Regional Climate and Weather Modeling on the Next Generations High-Performance Computers: Towards Cloud-Resolving Simulations
Climate change is one of the most pressing social and economic issues currently facing humankind, but also one of the most complex scientific challenges. Over the last decades, numerical models have become a central methodological element of climate research. They are increasingly used for simulations of higher complexity and at higher resolution, which require enhanced computational resources. The rapidly growing computational power of modern HPC systems allows addressing this challenge. However, as the underlying hardware architectures are changing dramatically, existing numerical weather prediction (NWP) and climate codes need to be adapted for efficient usage of these new architectures.
This proposal aims at improving the COSMO and CCLM models for next-generation high-performance computers. The COSMO model is a research and NWP model that is applied and further developed by several national weather services (including MeteoSwiss). The COSMO-CLM (CCLM) model corresponds to the COSMO model in CLimate Mode and is used at research institutions (e.g., ETH, Empa) for climate research. In this project we propose three interrelated tasks:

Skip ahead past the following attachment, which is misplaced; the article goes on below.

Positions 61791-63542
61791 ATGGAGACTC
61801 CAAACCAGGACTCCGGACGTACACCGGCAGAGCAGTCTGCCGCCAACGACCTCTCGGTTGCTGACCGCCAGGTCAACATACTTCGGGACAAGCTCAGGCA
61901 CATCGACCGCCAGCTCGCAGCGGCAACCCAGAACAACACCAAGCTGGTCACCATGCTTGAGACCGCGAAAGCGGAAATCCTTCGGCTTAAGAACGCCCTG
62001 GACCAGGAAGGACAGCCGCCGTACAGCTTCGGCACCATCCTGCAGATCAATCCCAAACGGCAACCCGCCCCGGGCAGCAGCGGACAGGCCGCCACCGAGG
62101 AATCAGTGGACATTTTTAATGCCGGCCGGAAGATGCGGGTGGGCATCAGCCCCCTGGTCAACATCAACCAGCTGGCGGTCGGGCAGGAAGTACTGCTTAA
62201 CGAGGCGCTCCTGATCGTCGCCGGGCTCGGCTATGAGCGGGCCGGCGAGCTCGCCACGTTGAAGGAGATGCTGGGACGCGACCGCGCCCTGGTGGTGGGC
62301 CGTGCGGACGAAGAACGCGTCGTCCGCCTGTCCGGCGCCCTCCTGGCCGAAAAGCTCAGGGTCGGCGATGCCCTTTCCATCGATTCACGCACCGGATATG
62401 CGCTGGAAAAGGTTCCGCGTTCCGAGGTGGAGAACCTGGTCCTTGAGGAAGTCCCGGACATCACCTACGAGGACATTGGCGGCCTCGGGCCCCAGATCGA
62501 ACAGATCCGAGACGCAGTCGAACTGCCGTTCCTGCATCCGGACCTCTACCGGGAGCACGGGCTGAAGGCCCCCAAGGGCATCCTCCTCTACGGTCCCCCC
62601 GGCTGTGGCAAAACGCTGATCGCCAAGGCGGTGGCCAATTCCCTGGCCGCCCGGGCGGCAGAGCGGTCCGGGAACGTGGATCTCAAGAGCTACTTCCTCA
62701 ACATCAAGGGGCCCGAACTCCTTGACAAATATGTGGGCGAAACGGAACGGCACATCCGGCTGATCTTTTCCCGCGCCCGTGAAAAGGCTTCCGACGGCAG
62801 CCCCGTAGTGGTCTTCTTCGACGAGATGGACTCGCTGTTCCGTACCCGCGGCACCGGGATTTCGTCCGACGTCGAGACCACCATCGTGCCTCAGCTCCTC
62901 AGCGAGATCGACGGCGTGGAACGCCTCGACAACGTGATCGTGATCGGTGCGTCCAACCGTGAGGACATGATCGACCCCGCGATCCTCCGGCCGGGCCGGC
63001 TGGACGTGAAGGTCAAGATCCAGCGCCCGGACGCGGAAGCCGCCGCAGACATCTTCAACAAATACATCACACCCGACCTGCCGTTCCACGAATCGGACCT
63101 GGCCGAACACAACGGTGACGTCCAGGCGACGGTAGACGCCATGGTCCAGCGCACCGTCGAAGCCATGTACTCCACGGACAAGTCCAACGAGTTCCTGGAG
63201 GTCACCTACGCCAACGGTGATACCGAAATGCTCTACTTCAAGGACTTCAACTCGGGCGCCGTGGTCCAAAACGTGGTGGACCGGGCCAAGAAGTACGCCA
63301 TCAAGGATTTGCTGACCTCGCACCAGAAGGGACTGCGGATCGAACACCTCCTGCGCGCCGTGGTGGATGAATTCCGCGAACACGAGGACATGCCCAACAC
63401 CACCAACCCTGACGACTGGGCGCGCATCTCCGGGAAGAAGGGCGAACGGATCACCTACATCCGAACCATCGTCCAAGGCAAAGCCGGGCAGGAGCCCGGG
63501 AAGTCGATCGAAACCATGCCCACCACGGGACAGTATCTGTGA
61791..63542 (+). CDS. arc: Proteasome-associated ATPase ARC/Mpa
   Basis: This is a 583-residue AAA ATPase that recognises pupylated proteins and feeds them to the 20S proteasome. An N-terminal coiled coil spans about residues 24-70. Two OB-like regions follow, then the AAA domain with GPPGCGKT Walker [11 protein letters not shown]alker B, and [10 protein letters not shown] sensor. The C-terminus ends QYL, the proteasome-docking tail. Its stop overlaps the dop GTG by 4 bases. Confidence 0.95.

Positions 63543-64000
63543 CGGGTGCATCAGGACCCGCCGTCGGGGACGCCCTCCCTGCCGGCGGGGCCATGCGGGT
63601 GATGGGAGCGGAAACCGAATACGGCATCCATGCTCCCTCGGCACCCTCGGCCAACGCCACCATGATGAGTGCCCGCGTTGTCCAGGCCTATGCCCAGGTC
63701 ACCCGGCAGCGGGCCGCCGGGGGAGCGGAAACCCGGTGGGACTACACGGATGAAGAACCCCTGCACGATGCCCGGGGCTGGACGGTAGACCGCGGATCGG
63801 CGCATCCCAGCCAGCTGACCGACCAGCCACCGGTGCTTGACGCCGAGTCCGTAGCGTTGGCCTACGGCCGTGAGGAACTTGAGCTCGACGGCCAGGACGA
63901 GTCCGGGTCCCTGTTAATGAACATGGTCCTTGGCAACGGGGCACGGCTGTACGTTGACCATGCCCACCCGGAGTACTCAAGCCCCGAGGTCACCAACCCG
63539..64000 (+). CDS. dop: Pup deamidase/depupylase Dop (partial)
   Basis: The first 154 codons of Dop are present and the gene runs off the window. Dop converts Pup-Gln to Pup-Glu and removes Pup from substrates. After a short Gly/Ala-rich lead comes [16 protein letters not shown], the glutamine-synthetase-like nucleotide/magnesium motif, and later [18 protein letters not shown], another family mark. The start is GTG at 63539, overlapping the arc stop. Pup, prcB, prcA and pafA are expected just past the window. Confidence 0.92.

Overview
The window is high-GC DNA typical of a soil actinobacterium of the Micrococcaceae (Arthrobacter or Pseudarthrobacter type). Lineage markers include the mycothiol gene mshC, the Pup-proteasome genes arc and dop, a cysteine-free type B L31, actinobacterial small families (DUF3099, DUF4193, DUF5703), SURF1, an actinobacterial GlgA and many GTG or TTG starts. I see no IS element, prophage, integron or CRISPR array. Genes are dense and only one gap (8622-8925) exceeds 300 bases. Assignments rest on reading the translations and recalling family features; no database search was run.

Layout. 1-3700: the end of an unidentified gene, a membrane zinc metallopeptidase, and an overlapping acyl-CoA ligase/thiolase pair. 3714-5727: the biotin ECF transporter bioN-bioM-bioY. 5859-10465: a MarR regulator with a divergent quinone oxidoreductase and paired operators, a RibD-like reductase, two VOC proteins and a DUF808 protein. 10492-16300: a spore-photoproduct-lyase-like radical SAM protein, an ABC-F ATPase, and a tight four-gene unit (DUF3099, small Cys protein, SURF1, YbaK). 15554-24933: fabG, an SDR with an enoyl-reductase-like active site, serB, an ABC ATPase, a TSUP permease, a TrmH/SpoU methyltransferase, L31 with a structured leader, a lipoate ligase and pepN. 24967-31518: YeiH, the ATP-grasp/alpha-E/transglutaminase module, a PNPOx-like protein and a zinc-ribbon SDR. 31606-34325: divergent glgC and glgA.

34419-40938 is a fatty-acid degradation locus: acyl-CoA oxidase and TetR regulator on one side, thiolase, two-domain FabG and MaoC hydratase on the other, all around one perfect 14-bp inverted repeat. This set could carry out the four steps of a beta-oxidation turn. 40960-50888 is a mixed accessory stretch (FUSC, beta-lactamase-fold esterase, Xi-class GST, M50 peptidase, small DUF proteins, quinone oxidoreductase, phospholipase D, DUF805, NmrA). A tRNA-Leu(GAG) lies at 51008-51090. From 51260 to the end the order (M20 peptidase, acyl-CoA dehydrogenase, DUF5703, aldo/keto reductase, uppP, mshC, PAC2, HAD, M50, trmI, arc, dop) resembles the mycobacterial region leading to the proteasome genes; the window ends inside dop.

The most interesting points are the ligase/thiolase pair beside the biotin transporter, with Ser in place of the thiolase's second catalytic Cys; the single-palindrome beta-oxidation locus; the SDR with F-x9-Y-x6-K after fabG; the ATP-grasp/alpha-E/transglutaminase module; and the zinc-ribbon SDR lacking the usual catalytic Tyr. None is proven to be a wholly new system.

Task (1) aims at the near-term development of high-resolution cloud-resolving climate modeling capability by extending the versatility of CCLM, and to apply this new tool for the generation of climate change scenarios.
Task (2) addresses the refactoring of the current version of the CCLM model to better exploit current hardware architectures with a much larger number of processors. The current code will be enhanced with a hybrid MPI/Open MP parallelization and parallel data input/output strategies.
Task (3) involves a more aggressive shift toward future technologies. We will rewrite the CCLM dynamical core to improve the data layout for emerging architectures and employ state-of-the-art software engineering to ensure that the resulting code can be easily ported to emerging hardware.
- Dr. Isabelle Bey, ETH Zurich
- Dr. Dominik Brunner, Empa
- Dr. Oliver Fuhrer, MeteoSwiss
- Prof. Ulrike Lohmann, ETH Zurich
- Prof. Christoph Schär, ETH Zurich
- Dr. Ulrich Schättler, Deutscher Wetterdienst
- Prof. Thomas Schulthess, ETH Zurich
- Prof. Sonia Seneviratne, ETH Zurich
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